Results: Six hundred and forty-two patients with 876 ISFPDs (2241 implants) were included, followed up for 108.0 ± 76.2 months. Eighty-eight prostheses and 112 implants (26 before, 86 after prosthesis installation) failed. The estimated CSR of ISFPDs at 30 years was 72.7%. Smokers presented lower implant survival than nonsmokers. Two hundred and ninety-nine ISFPDs (33.2%) presented technical complications. Bruxism was a factor to exert a higher risk of screw and implant fracture, and ceramic chipping. ISFPDs with cantilever presented higher risk of failure, and screw loosening/fracture. Prostheses supported by implants with internal abutment connection or with two pontics had higher risk of presenting ceramic chipping. Extension of the prosthesis did not seem to exert influence on prosthesis failure/complications.

Conclusions: ISFPDs presented good long-term prognosis. Implant failure was the main reason for ISFPD failure. The results suggest that bruxism and the presence of cantilever may contribute to the increased rate of mechanical complications and prosthesis failure.
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http://dx.doi.org/10.1111/cid.12889DOI Listing
April 2020

Retrospective clinical evaluation of implant-supported single crowns: Mean follow-up of 15 years.

Clin Oral Implants Res 2019 Jul 17;30(7):691-701. Epub 2019 May 17.

Faculty of Odontology, Department of Prosthodontics, Malmö University, Malmö, Sweden.

Objective: To retrospectively assess the clinical outcomes of implant-supported single crowns and the supporting implants.

Material And Methods: This retrospective study included all patients treated with implant-supported single crowns at one specialist clinic. Implant and prosthesis failure, and mechanical/technical complications (ceramic fracture/chipping; crown loss of retention/mobility; crown failure/fracture; loosening/loss/fracture of prosthetic screw; and implant failure/fracture) were the outcomes analyzed. Any condition/situation that led to the removal/replacement of crowns was considered prosthesis failure.

Results: A total of 438 patients with 567 crowns were included. Mean ± SD follow-up of 183.4 ± 69.3 months. A total of 37 implants (6.5%) and 54 crowns (9.5%) failed. If only technical problems were considered, the crown failure rate decreased to 4.1% (23/567). Most common reasons for crown failure: esthetic issue (n = 12), crown constantly mobile (n = 9), change to another type of prosthesis together with other implants (n = 8), crown fracture (n = 7), and crown in infraposition in comparison with adjacent teeth (n = 7). The odds of crown failure were shown to be statistically significantly higher for the following factors: younger patients, maxillary crowns, and screw-retained crowns. Loose prosthetic screw was much more prevalent in screw-retained than in cemented crowns. Ceramic fracture/chipping was more prevalent in screw-retained crowns, maxillae, females. Crown fracture was more prevalent in ceramic crowns, screw-retained crowns, maxillae, posterior region, females. However, these differences were statistically significant only for crown fractures in females.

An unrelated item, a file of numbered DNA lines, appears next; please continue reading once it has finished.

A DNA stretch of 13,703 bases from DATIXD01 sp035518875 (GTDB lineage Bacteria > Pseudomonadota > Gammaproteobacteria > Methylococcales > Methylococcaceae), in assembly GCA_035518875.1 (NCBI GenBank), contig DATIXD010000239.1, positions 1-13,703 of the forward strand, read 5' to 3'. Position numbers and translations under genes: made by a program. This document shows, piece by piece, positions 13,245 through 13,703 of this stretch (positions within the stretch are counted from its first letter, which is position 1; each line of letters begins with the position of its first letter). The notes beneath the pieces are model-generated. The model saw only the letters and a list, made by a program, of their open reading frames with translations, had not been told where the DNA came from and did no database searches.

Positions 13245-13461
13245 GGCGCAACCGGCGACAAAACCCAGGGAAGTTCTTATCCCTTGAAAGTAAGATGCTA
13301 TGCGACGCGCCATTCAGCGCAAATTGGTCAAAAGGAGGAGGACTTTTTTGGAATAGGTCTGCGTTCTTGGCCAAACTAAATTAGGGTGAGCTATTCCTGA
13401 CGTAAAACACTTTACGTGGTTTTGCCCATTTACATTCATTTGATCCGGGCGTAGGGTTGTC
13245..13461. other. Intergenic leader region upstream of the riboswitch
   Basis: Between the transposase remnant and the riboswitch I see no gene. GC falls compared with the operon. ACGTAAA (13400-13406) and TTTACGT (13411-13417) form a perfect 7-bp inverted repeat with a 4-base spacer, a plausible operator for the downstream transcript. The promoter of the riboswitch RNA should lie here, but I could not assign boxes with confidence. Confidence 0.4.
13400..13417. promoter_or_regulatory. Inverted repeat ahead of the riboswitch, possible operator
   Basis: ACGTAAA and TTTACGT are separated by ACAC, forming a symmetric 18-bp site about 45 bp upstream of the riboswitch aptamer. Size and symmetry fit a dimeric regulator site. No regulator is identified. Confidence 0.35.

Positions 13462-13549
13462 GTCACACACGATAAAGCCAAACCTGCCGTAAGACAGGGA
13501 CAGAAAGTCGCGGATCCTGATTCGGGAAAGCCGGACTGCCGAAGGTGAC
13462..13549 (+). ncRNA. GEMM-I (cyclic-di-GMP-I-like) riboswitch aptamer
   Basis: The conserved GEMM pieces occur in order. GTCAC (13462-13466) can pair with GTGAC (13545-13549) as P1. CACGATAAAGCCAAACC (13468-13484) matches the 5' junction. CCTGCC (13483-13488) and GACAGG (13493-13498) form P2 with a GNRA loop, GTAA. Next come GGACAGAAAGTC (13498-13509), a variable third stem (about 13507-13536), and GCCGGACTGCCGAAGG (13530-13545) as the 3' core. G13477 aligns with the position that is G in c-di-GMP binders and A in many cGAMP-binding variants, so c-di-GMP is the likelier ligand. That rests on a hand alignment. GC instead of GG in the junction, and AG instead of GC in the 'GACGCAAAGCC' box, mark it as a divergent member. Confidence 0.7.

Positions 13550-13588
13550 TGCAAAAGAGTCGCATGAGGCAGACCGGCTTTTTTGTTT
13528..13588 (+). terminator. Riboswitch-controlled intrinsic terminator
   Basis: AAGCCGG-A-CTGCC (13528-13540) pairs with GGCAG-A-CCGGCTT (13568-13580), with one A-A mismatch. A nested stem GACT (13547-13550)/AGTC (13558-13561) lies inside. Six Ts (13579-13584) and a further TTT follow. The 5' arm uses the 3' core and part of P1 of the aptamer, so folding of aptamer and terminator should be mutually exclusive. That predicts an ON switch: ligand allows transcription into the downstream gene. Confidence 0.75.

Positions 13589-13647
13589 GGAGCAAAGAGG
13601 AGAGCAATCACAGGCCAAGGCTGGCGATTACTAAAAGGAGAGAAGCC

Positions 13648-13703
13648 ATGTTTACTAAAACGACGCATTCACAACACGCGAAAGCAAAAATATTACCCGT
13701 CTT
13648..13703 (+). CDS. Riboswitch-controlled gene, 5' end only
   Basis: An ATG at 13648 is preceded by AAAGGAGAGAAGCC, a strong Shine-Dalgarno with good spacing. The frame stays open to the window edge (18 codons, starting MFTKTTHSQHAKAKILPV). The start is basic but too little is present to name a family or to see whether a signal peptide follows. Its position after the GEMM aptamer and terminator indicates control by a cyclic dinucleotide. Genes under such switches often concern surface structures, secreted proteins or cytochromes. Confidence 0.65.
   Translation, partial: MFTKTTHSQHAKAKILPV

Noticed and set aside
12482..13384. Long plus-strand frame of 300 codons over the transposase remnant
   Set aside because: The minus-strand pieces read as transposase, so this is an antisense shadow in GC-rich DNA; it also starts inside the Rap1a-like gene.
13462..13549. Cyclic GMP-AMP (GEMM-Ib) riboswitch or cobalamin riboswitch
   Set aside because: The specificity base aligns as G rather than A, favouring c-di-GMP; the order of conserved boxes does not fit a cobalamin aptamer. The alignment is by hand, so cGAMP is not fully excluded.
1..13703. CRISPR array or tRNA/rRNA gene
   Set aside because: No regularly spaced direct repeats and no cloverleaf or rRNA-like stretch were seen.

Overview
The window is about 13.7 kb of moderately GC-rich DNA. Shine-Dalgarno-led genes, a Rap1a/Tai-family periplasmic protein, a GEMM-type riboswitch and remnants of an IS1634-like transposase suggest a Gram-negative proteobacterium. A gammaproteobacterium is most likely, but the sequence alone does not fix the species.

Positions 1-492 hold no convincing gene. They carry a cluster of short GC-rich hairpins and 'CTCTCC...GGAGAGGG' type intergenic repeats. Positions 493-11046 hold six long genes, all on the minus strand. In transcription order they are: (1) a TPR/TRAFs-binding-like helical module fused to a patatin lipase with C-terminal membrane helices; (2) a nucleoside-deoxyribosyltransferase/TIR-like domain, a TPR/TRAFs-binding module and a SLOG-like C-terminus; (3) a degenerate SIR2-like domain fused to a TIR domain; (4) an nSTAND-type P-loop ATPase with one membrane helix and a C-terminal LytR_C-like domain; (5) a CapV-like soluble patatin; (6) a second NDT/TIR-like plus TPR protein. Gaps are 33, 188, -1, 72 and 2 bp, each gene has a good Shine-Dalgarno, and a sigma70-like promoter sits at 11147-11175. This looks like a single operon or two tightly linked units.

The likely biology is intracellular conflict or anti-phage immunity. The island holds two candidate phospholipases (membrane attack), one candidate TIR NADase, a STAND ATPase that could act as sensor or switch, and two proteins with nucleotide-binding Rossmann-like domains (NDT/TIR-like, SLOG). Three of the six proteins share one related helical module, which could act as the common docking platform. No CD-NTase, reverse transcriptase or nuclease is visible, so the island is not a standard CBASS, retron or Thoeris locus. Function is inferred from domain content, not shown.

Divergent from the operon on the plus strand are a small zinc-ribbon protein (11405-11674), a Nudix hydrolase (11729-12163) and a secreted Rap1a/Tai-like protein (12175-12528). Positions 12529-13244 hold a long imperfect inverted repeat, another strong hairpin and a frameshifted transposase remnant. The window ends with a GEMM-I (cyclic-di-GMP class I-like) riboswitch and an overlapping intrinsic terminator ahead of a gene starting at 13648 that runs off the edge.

Conclusions: The odds of crown failure were significant for some factors, but one must keep in mind that non-technical complications are as common as technical ones as reasons for the replacement of implant-supported single crowns.
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http://dx.doi.org/10.1111/clr.13454DOI Listing
July 2019

Factors influencing the fracture of dental implants.

Clin Implant Dent Relat Res 2018 Feb 6;20(1):58-67. Epub 2017 Dec 6.

Department of Prosthodontics, Sahlgrenska Academy, Göteborg University, Göteborg, Sweden.

Background: Implant fractures are rare but offer a challenging clinical situation.

Purpose: To determine the prevalence of implant fracture and the possible risk factors predisposing an implant to a higher fracture risk.

Materials And Methods: This retrospective study is based on 2670 patients consecutively treated with implant-supported prostheses. Anatomical-, patient-, and implant-related factors were collected. Descriptive statistics and survival analyses were performed. Generalized estimating equations (GEE) evaluated the effect of explanatory variables on implant fracture.

Results: Forty-four implants (out of 10 099; 0.44%) fractured. The mean ± standard deviation time for fracture to occur was 95.1 ± 58.5 months (min-max, 3.8-294.7). Half of the occurrences of fracture happened between 2 and 8 years after implantation. Five factors had a statistically significant influence on the fracture of implants (increase/decrease in fracture probability): use of higher grades of titanium (decrease 72.9%), bruxism (increase 1819.5%), direct adjacency to cantilever (increase 247.6%), every 1 mm increase in implant length (increase 22.3%), every 1 mm increase in implant diameter (decrease 96.9%).

Conclusions: It is suggested that 5 factors could influence the incidence of implant fractures: grade of titanium, implant diameter and length, cantilever, bruxism.